New pay-what-you-can market supports student food security
September 23, 2022
As the cost of food rises, it is becoming increasingly difficult for students to afford healthy and nutritious food. According to the Queen’s 2021 Student Experiences Survey, 13 per cent of students who completed the survey reported going hungry because they did not have enough money for food. Twenty-four per cent of students reported that they sometimes or often worried whether their food would run out before they received money to buy more.
The impacts of food insecurity are wide-spread and have been shown to have a negative effect on learning outcomes and social-emotional well-being. To improve student health and address food insecurity, Student Affairs, and the Alma Mater Society (AMS) have collaborated to open a new pay-what-you-can market on campus.
Food insecurity and sustainability
The Providing Equal Access, Changing Hunger Market (PEACH) is an eight-month pilot project that will distribute untouched food from across Queen’s Hospitality Services to students. The PEACH Market is located in the New Medical Building near the main entrance on Arch Street. The new market is staffed by student volunteers and is open Monday, Wednesday, Friday between 11 a.m. -2 p.m.
It's mission is to nourish the Queen's community by combatting food insecurity, supporting food recovery, and by providing students, staff, and faculty with access to healthy food. Untouched food rescued from across Queen’s Hospitality Services’ locations is packaged each day for offer at the PEACH Market. A variety of soups and entrées are a few of the items available for customers to take away and enjoy.
“The transition to independent living, and balancing the responsibilities that come along with it, is a unique challenge to the student demographic which affects their ability to buy and prepare food,” says Maddy Ritter, Student Food Collective Coordinator. “This new market will be an important service that helps create opportunities for students to access to a variety of nutritious foods and create a culture that supports healthy lifestyles.”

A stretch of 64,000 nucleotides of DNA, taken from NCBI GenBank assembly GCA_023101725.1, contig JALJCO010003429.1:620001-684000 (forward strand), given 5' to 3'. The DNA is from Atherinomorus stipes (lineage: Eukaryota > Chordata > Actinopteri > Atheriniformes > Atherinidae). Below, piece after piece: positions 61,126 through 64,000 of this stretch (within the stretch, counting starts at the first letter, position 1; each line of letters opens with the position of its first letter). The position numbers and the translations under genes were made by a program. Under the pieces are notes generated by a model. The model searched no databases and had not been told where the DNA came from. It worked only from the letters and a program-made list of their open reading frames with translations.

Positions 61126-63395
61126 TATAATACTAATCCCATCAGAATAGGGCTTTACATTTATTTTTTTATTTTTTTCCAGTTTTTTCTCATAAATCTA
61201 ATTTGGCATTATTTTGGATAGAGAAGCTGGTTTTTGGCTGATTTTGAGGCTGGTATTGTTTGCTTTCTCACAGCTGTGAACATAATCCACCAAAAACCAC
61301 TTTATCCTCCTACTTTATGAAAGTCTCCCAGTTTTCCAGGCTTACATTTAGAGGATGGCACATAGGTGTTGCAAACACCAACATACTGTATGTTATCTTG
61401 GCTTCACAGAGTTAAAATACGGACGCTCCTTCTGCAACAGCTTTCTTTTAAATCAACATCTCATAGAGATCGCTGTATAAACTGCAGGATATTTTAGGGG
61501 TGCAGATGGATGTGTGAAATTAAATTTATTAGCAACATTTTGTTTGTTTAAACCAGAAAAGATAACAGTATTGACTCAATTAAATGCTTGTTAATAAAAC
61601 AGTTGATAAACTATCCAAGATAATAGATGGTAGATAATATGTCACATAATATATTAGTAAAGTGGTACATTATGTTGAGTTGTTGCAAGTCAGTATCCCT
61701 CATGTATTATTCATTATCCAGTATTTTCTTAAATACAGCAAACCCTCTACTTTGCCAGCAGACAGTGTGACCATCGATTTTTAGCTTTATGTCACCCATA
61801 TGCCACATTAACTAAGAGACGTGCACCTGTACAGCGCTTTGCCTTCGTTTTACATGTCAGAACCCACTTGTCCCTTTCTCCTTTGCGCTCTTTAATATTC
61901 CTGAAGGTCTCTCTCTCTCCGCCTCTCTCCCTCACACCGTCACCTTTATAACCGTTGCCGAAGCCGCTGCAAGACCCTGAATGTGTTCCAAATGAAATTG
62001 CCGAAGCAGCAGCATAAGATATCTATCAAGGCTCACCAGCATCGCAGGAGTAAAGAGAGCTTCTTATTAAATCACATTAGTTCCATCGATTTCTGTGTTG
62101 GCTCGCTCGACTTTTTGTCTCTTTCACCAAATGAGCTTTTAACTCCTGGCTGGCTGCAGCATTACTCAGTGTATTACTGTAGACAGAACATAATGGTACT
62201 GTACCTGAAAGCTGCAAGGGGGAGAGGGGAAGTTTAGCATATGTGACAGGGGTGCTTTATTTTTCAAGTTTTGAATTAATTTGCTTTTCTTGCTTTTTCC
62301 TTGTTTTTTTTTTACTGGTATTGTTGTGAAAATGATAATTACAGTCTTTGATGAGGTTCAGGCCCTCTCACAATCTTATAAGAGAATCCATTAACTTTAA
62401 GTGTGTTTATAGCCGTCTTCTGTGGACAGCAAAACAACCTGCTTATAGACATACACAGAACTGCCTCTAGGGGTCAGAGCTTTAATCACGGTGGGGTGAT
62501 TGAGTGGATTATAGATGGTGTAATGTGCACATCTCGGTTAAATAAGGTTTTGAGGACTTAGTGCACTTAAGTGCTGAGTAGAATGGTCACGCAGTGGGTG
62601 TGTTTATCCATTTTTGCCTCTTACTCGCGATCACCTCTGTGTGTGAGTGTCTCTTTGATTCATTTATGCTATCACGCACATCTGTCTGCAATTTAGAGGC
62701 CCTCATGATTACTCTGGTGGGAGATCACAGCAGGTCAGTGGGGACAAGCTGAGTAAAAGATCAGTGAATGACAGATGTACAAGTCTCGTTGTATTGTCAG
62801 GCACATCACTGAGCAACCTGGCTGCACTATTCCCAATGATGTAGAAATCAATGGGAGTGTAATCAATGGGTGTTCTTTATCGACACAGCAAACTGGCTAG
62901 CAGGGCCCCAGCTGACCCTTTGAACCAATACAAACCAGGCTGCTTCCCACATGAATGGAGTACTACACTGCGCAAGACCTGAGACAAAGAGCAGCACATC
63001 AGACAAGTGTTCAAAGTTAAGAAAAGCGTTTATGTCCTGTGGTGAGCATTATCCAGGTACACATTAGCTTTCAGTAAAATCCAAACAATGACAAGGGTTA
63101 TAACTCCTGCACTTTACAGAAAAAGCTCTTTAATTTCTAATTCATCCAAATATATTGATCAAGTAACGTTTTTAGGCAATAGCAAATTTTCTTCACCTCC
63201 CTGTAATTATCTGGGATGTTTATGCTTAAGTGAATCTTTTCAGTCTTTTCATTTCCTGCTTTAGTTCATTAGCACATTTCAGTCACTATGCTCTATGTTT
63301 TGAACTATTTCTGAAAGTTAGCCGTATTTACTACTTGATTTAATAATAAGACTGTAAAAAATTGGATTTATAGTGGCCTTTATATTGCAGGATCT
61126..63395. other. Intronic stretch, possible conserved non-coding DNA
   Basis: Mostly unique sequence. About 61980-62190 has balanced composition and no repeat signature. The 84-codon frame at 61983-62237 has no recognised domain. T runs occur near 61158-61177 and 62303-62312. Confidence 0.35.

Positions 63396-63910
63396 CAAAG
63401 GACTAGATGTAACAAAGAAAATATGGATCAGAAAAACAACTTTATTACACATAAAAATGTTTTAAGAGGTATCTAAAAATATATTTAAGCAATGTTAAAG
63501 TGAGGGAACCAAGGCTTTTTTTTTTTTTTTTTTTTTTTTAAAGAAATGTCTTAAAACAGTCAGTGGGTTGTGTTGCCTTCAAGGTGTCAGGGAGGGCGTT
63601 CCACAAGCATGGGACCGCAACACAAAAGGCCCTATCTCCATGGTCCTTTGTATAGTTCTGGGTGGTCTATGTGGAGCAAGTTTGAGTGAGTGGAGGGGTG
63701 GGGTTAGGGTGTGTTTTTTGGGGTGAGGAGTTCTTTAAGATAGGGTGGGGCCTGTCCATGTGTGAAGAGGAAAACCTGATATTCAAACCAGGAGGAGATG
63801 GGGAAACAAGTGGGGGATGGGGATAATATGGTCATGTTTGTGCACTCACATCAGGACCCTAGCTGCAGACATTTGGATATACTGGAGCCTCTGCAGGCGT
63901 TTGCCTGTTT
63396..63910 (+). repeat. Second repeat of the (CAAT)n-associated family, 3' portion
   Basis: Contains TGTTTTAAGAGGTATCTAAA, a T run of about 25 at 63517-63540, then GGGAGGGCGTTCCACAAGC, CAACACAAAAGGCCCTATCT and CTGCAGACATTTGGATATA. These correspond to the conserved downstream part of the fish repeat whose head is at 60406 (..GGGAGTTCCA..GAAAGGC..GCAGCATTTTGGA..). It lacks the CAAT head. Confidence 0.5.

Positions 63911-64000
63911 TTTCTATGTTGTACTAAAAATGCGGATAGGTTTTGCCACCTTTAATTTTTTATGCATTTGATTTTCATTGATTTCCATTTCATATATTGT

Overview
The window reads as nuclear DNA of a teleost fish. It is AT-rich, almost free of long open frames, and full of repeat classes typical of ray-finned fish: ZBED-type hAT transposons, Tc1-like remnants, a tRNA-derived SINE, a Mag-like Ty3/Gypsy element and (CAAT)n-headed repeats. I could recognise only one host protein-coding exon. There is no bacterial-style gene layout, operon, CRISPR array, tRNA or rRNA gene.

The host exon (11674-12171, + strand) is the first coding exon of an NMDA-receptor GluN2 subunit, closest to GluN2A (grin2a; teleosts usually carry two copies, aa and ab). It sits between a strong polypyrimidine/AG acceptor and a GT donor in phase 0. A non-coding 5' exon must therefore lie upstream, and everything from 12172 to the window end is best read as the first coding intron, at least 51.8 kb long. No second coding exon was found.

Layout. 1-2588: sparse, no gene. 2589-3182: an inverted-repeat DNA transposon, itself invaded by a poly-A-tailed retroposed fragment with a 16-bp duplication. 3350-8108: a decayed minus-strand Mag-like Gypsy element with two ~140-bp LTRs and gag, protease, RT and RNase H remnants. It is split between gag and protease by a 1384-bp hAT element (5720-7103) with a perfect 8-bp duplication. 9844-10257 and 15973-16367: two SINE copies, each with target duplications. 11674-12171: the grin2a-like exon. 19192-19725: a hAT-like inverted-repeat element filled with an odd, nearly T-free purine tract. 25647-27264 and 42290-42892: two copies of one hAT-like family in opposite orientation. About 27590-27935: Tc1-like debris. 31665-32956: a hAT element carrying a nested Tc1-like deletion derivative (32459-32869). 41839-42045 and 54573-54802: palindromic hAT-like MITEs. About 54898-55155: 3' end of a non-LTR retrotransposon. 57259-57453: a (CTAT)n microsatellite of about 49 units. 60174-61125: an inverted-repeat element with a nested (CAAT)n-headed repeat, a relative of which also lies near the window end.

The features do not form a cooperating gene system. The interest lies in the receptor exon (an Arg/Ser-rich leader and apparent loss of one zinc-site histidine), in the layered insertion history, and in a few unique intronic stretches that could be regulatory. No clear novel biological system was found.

The PEACH Market’s accessible operating model will create an inclusive and destigmatized space on campus to support the health and wellbeing of vulnerable individuals. The self-selecting, sliding scale model, works by arranging menu items into recommended tier pricing at $1, $3, $5, or an open rate to allow customers to voluntarily pay whatever they are able.
“Different students have different needs and not all students are comfortable accessing a foodbank or free meal program,” says Susan Belyea, the new chair of the Queen’s Food Insecurity Advisory Committee, and director, Ban Righ Centre. “The PEACH Market is unique in that it will operate like a regular takeout campus retail food location, providing a new and dignified option for students to access healthy food.”
In addition to removing financial barriers that prevent access to food, the presence of the PEACH Market on campus will help build awareness of the root causes of food insecurity and promote sustainable practices through the reduction of food waste on campus.
“The PEACH Market is one of the university’s only partnerships with student groups on campus and aims to address food insecurity and its implications on students,” says Tina Hu, vice-president of Operation, AMS. “By providing a reliable source for healthy, well-balanced, and ready to eat meals, students can spend less time worrying about their nutritional needs and can spend more time focusing on their education”
Building healthy communities
Among the groups addressing student food insecurity at Queen’s are the Student Food Collective (SFC) and the Food Insecurity Advisory Committee (FIAC). These groups work to gather information, analyze data, and propose solutions across five strategic areas: education and awareness, the environment, community, skill building, and policy. The PEACH Market implements goals outlined in the 2021-2022 Food Insecurity Report which set forward a plan to explore pay-what-you-can operating models.
Contributing to existing efforts to address food insecurity on campus, the market advances work on United Nations Sustainable Development Goal #2: Zero Hunger by providing affordable, healthy food. The PEACH Market also complements existing programs such as the AMS Food Bank, Swipe it Forward Queen’s, and Fresh Food Boxes. Hospitality Services will continue assisting community partners with addressing food insecurity in the Kingston area through regular food donations while distributing rescued food to the market.
A full list of supports and resources can be accessed by visiting Student Affairs’ Food Access Resources page.
Learn more about the PEACH Market by visiting the Hospitality Services website.